Jack Abraham's ambition is really very simple: He wants Milo.com to track every product on every shelf of every (physical) store in real time. Making that happen is an entirely different story, of course. Or maybe not. Abraham has the pedigree for the job: he's the son of comScore founder Magid Abraham and was helping his father write code for the site before he was old enough to shave. Now, Abraham is charting his own path at Milo.com, with a staff of 14 and his pooch (cute alert) Milo, a Jack Russell Terrier. "We're helping people fetch a lot of information, so having a dog as a mascot made sense," says Abraham.
Abraham got the idea for Milo.com when he was working at comScore. "We had data that showed people were using the Internet to research products, but buying them more often offline than online," he says. "Everyone was innovating in social media, but no one doing anything in shopping. Amazon and eBay are Web 1.0."
So Abraham decided to address a common pain point for shoppers: the frustration with actually finding the products they've researched online in the real world. For instance, if I want that Flip UltraHD right away, I can visit Milo.com, enter my zip code, and the site will tell me that the Best Buy up the road has the camera in stock. Milo.com makes money when shoppers click through a link to visit a retailer's site, and earns a commission when users opt to pay for the product online and then pick it up at a nearby store.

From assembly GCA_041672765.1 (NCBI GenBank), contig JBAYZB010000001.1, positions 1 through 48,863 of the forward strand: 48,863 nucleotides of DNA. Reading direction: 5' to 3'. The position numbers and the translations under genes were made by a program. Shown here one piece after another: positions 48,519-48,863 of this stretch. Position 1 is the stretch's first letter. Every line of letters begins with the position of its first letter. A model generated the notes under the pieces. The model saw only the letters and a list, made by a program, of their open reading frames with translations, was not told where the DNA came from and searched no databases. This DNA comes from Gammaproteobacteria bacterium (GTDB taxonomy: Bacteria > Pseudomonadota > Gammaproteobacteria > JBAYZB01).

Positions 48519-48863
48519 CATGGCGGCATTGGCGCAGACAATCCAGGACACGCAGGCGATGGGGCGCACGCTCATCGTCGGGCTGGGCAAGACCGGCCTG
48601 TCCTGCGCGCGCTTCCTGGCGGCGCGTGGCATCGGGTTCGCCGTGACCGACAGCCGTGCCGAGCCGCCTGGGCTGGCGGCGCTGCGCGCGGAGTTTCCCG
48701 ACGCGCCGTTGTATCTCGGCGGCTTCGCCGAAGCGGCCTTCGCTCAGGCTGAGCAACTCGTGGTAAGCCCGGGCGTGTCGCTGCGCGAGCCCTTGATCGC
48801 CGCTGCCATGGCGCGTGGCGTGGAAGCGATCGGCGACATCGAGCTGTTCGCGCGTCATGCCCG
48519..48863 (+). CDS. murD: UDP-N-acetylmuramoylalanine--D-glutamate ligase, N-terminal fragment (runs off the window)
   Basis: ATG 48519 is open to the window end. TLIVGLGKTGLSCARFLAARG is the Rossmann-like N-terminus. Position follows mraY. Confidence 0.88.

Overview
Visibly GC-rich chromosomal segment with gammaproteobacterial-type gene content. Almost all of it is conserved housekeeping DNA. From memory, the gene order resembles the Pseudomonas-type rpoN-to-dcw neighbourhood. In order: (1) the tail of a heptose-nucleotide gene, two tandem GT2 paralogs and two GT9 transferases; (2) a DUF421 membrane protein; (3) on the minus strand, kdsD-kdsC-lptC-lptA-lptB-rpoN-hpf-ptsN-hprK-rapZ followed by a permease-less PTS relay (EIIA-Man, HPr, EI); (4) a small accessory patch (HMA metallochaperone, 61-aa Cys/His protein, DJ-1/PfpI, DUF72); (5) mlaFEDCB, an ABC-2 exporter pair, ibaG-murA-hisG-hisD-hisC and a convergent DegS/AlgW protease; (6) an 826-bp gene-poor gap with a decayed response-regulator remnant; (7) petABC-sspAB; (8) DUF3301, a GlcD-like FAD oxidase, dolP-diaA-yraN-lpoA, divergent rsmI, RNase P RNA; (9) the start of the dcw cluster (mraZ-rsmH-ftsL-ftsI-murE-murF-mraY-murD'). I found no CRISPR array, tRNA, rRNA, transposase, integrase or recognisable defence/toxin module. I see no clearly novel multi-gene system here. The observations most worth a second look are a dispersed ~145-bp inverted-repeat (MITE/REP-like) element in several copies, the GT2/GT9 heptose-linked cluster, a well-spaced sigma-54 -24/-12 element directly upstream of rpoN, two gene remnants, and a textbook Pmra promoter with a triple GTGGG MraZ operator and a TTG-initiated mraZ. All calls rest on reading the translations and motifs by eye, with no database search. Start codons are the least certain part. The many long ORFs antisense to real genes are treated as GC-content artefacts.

To get the business off the ground, Abraham formed partnerships with major retailers including Target, Best Buy, Toys "R" Us, Nordstrom, and many others, who provide Milo.com with real time inventory and price data. There are now 50,000 stores and 2.8 million products on the site. The company just recently started reaching out to smaller, independent retailers as well.
In its first year, Milo.com saw monthly traffic increase by 70 percent, and the company's site now draws more than one million unique visitors a month. Abramson has raised $5 million from True Ventures and a variety of high-profile angel investors including Aaron Patzer (Mint.com), Katerina Fake (Flickr), Jawed Karim (YouTube), Kevin Hartz (Eventbrite), and Magid Abraham (Dad).
If his association with those successful entrepreneurs is portentious, so too is Milo.com's physical location. The company rents space in the same building where Google and PayPal got their start, and Abraham set up his desk to be in the same space where Google co-founder Sergey Brin once worked.
Jack Abraham, Founder of Milo.com
The San Francisco start-up Milo.com tracks 2.8 million products across 50,000 retail stores. "Amazon and eBay are Web 1.0," scoffs founder Jack Abraham.